Any time you are named as a person of interest in—or the target of—a New York securities fraud investigation, consider it cause for great concern. Even if you feel you did nothing wrong, such an investigation could lead to substantial legal and economic hardships.
The federal entity responsible for securities investigations is the Market Integrity and Major Frauds (MIMF) Unit of the U.S. Department of Justice. The unit investigates possible securities offenses like insider trading, market manipulation (spoofing) and other allegations of fraud.
How does the MIMF investigate?
It uses traditional investigative methods and computer algorithms to uncover securities violations. These algorithms allow investigators to analyze market-wide data to identify patterns indicating manipulative securities trading practices. Traditional techniques include responding to:
- Media and news stories
- Investor grievances or tips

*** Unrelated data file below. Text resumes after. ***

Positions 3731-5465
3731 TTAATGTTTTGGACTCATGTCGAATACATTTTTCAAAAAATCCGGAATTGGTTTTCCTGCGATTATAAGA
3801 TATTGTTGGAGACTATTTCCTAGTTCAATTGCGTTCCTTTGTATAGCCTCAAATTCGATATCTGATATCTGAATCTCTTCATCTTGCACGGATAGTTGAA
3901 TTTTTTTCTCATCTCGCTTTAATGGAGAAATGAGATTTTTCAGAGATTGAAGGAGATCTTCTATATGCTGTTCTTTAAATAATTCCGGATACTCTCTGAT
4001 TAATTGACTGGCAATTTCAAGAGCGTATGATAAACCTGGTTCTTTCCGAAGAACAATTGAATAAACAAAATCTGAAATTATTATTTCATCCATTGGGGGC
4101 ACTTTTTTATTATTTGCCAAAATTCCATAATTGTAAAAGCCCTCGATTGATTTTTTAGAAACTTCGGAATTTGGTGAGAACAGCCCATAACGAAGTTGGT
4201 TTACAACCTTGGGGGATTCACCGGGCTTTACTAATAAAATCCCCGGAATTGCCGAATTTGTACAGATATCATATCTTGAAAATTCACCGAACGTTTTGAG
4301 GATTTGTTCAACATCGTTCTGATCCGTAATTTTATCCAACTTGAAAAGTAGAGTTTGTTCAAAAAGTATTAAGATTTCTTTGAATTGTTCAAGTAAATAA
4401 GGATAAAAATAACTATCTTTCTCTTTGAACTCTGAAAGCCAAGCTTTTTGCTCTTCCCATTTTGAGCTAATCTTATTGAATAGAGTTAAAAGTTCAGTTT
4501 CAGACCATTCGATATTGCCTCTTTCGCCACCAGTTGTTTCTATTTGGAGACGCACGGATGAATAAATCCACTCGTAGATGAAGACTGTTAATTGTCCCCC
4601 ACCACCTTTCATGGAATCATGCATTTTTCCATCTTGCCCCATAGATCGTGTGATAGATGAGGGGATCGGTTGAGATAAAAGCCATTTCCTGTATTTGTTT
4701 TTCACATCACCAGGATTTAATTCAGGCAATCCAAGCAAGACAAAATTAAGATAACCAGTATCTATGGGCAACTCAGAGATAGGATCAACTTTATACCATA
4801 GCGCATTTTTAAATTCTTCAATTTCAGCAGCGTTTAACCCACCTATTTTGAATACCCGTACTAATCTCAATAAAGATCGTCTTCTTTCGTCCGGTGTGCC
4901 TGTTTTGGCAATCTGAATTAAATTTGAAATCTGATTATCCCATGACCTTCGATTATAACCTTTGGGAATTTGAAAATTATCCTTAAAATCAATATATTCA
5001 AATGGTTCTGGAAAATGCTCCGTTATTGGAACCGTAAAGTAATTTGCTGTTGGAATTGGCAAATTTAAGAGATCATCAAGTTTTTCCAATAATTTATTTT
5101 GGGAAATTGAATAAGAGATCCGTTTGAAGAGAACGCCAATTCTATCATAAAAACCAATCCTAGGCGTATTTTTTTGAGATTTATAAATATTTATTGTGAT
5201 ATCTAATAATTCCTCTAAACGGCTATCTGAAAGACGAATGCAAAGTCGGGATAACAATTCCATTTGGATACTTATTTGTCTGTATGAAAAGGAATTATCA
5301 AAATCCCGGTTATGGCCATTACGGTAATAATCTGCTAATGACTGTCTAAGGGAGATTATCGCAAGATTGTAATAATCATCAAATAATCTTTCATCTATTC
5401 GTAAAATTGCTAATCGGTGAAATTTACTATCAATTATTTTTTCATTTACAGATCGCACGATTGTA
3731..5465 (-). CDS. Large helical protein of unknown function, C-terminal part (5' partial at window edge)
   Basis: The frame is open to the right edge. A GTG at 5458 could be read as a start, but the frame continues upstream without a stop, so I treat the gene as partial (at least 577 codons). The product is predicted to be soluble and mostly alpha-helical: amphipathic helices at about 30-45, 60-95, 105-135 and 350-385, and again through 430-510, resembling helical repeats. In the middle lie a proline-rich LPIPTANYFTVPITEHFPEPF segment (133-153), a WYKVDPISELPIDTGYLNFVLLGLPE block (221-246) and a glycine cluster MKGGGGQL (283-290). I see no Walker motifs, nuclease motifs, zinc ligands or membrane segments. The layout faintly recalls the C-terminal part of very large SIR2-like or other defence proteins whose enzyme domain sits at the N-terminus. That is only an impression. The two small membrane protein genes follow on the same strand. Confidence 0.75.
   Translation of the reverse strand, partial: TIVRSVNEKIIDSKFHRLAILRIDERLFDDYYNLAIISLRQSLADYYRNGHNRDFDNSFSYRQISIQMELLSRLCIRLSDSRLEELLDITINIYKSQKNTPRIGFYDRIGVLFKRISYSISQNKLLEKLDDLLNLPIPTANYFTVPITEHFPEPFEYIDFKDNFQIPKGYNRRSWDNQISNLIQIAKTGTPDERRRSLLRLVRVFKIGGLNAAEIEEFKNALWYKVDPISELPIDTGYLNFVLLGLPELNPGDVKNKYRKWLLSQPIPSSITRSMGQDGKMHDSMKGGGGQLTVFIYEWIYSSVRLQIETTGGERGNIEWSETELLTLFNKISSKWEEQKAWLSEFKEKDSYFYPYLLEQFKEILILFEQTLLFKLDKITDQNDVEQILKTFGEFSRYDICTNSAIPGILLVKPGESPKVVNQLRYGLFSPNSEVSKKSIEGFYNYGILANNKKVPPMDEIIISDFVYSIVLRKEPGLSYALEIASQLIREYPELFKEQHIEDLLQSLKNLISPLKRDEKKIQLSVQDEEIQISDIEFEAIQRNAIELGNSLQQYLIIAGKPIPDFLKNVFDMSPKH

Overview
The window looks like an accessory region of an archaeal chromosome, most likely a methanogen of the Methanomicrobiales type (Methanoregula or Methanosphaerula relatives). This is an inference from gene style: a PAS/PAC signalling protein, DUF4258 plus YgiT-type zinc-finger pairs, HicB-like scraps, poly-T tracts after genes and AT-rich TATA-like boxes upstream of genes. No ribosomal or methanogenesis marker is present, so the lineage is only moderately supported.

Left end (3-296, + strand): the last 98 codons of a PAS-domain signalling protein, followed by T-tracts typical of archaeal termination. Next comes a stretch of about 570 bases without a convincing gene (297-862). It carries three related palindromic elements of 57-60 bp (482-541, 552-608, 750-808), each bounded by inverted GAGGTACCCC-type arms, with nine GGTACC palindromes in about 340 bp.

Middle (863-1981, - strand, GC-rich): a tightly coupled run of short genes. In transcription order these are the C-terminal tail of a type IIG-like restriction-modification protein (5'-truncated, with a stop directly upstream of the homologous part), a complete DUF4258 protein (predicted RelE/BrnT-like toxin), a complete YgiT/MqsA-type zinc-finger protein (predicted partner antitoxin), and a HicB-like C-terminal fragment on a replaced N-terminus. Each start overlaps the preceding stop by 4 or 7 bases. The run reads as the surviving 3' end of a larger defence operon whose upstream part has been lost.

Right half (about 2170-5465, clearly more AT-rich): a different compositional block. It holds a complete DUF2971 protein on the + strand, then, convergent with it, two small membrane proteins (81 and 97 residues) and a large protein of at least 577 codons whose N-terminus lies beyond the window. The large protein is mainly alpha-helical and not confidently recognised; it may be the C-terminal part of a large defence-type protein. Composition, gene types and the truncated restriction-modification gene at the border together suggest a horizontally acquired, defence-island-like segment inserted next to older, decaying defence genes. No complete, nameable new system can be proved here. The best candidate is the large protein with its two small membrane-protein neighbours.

- Reports from other investigators or agencies
With a securities investigation, you might not know what is happening until you receive a subpoena to appear for questioning. That can put you at a disadvantage in building your case.
What should you do?
Obtaining experienced legal guidance if you know or even suspect that you’re under investigation can reduce your chances of being convicted of a securities offense and possibly of even being arrested. It gives you some time to prepare before you appear for your interview with the investigating agencies.
In the meantime, avoid speaking about your situation with your business associates and on the Internet. It is also critical that you do not make any written or recorded statements. Use the period leading up to your interview to work with your legal representative on your defense.